One of the main routes in for cyber criminals alongside employees, is through third parties and healthcare suppliers. Supply chains in the healthcare sector tend to be incredibly large and complex and so many organisations find it almost impossible to have any insight into where vulnerabilities might lie in the network.

No matter how much is spent on frontline defences, if partners have not closed vulnerabilities within their own systems they are, essentially, opening the backdoor open for cyber criminals to gain access to healthcare data. Some are turning to AI-powered solutions to ensure that they have 360-degree view of their supply chain.

Current methods of ascertaining a partner’s or potential partner’s cyber security practices usually involves a questionnaire which relies on the knowledge and honesty of partners. This obviously is no longer an acceptable nor effective way of understanding the cyber defensive capability of healthcare supply chains. Using the latest technology such as AI to gain a near, real-time view of where vulnerabilities lie within their supply chains, gives healthcare organisations the opportunity to urgently speak to partners and close vulnerabilities before cyber criminals are able to take advantage of them.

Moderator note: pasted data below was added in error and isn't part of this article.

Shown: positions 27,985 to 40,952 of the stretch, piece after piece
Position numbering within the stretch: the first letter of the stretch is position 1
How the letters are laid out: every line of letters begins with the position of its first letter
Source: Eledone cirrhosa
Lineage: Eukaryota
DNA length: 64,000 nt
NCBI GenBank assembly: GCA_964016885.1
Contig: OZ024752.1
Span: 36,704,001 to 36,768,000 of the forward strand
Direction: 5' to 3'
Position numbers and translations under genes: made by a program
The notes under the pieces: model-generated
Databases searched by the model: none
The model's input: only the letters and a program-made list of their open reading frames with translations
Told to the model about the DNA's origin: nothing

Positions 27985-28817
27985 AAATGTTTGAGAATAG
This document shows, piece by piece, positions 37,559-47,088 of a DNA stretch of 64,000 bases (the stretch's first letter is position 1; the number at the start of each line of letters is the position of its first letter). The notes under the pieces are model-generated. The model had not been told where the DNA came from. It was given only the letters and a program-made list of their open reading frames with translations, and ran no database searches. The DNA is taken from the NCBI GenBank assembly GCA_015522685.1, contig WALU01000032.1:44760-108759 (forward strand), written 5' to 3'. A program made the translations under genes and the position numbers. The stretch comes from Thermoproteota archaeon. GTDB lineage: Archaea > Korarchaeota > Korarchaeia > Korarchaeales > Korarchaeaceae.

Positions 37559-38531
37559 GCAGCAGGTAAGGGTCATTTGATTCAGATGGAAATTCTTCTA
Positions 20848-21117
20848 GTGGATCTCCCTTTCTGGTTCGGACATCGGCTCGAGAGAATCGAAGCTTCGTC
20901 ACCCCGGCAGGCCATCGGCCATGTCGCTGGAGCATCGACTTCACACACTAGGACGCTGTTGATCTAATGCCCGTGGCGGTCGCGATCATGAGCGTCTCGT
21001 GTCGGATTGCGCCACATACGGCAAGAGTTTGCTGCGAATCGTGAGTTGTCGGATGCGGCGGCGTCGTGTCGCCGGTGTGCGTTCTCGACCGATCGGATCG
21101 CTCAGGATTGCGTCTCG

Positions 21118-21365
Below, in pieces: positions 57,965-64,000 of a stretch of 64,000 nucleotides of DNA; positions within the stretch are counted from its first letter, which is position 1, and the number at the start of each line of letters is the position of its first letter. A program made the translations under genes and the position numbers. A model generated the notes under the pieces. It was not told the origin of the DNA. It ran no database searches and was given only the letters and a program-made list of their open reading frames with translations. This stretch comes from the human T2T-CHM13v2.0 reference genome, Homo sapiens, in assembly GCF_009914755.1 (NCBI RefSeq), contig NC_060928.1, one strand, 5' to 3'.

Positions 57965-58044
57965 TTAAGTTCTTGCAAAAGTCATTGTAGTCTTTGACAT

Whilst the report’s headlines will be focused on the ever-increasing cost of a data breach for most companies and particularly the healthcare sector, there are, as has been discussed, some positives. The impact that implementing AI solutions helps to cut the cost and amount of time to identify and deal with a breach and healthcare organisations need to start looking at such approaches if they have not already.

Cyber criminals are not going away and are only going to be increasing the number and level of sophistication of their attacks. Healthcare organisations must address the weak points of their defences, whether that be employees or vulnerabilities within their supply chain, or be prepared to pay a huge cost and loss of critical frontline services.